The lens is an absolute delight to shoot with. It really feels weird though, and not for the reason you would think. The weirdness of the lens actually comes from how normal it looks. When you shoot this wide, we’re pretty much use to seeing distortion. This lens just doesn’t have it. Sometimes you can shoot a frame that really just feels like a 24mm or a 35mm. Without context, it’s really hard to tell sometimes. The closer you get to things, however, the weirder they get, but I personally love it. You get a really nice effect of things feeling huge when they come close to the lens. This could be great for some really creative cinematic angles. It’s obviously not a lens for every situation. However, when used correctly the effect this lens gives off is hard to compete with.


I think the second thing I wanted to know was how well this lens performs. Its probably easier to get a lens to be 12mm wide, than it is to get a lens to be GOOD at 12mm. The 12mm  Zero-D blew me away. The two Achilles heels of any wide angles lens are sharpness and vignette. In terms of sharpness, wider lenses tend to look sharper. The Laowa 12mm really hits a home run on sharpness being almost at peak sharpness from T2.9. Stopping down is obviously better, but without zooming, its kind of hard to tell.

But the vignette on this lens deserves the real trophy. Wide lenses have tons of vignette. Heck, even regular-non-ultra-wide-super-standard-lenses have noticeable vignette. While the lens does have some vignetting at t2.9 (albeit a VERY reasonable amount). You really only need to stop down to about T4 till its almost entirely gone.

look and feel

In terms of color, it has this beautiful vibrant micro-contrast. The punch you get from the lens is really something similar to what I would expect from a Milvus series lens. It has a lot of character and is definitely a great look for a lens set. The bokeh is also very pleasing… in the center at least. I can’t speak for everyone, I personally think the bokeh stretches on the edges of the frame are actually super wonky and extremely unique. When I shoot, I love my shots to be unique and I think this is a great look.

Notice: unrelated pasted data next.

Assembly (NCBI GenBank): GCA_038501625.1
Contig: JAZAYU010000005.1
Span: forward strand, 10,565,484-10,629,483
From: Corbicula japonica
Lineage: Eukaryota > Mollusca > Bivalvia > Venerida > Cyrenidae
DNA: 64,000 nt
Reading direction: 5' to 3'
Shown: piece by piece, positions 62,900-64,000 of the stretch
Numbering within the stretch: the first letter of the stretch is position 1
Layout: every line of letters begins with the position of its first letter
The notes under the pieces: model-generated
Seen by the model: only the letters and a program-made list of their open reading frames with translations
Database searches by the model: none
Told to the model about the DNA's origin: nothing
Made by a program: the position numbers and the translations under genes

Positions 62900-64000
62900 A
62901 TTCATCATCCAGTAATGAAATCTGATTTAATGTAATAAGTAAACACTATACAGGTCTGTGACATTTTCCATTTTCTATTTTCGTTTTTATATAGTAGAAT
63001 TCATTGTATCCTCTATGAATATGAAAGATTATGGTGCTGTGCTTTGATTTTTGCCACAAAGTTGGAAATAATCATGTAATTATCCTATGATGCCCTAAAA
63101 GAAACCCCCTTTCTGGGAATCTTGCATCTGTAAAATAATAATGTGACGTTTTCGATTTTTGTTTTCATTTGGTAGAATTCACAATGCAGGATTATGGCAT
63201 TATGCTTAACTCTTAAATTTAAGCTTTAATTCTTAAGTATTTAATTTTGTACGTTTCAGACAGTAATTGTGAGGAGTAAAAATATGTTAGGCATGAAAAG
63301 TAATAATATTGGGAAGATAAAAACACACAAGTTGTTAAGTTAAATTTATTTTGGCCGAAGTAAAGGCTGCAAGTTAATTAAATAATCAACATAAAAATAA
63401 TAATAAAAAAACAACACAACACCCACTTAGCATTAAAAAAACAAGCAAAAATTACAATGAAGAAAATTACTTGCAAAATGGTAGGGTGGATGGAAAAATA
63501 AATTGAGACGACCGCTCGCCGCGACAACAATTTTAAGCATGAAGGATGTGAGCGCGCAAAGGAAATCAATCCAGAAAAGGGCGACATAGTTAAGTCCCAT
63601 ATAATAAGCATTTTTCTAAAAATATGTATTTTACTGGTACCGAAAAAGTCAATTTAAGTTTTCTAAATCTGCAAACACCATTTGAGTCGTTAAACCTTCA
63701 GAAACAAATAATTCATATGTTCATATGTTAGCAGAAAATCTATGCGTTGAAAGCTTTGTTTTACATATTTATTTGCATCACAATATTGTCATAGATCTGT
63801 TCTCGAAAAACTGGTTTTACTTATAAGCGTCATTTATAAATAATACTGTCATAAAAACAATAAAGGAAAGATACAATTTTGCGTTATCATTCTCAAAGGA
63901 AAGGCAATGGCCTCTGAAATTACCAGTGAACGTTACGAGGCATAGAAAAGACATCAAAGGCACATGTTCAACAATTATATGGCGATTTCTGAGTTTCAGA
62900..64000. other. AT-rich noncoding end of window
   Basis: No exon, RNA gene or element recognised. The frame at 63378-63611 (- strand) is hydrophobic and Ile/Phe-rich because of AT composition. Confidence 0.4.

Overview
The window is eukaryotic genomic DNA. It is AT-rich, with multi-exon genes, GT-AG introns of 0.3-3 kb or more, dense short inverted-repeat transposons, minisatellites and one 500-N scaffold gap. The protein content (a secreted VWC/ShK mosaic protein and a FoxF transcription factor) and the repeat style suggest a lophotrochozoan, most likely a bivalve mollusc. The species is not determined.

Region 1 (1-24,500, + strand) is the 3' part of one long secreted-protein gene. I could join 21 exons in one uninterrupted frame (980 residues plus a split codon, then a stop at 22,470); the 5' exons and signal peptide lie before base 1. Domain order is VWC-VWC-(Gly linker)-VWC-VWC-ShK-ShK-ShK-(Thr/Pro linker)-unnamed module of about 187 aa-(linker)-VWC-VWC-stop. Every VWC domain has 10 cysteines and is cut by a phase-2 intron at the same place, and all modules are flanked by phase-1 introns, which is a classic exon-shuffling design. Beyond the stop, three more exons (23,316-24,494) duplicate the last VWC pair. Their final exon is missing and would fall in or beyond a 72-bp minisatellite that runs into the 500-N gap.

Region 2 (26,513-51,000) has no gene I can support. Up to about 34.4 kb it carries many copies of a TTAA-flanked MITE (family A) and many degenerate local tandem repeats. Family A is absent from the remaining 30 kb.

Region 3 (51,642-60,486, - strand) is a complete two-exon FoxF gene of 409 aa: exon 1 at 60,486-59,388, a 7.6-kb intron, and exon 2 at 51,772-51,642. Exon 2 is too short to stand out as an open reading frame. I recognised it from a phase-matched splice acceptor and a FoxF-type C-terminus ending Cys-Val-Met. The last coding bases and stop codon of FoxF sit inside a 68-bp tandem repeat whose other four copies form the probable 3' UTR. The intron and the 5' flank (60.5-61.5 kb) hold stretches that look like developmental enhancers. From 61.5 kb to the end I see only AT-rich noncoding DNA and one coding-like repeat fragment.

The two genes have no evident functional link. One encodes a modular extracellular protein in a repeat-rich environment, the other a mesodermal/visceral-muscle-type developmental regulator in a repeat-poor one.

Now, we need to address something. The flare…  It’s not that I don’t like the flare. In optimal situations, the flare is so pretty. It’s colorful with a nice round shape and you see a few elements in it. The problem is that at 12mm. The chances that you’re pointing away from light are very low. Ghosting and unwanted flares are very easy to come by- for better or worst. This is why I think that including a way to adapt a matte box in the box is so important. When you are shooting and want to control flares, your best chance at having that control is with a matte box.


Pricing a lens like this must have been quite difficult for Laowa. If you look around, there really aren’t too many options in this field. Sure there are lenses that are close to this focal length, but none this wide. Lets put it like this: Say were comparing it to a 14mm (an all-around pretty standard wide-angle), 2mm wider might not sound like such a difference. But 2mm of 12mm is about 15% wider than a 14mm. The Venus Optics Laowa 12mm T2.9 Zero-D Cine Lens runs for just under $1499. The only lens comparable in its performance that covers a full-frame sensor is the Arri UltraPrime. The Arri UltraPrime costs over 20 times the price though.

Final thoughts

I don’t think its hard to tell that I am in love with this lens. From the extremely unique look you get, the creativity it inspires, or even the price. The Venus Optics Laowa 12mm T2.9 Zero-D Cine Lens is a beautiful lens that has a place in every filmmaker’s kit. From architectural to landscapes, to cinematic angles this lens has the potential to upgrade any setting. At just $1500 it drives a hard bargain being the only lens in its class and price point. The lens is available for purchase right now.

Leave a Reply

Your email address will not be published. Required fields are marked *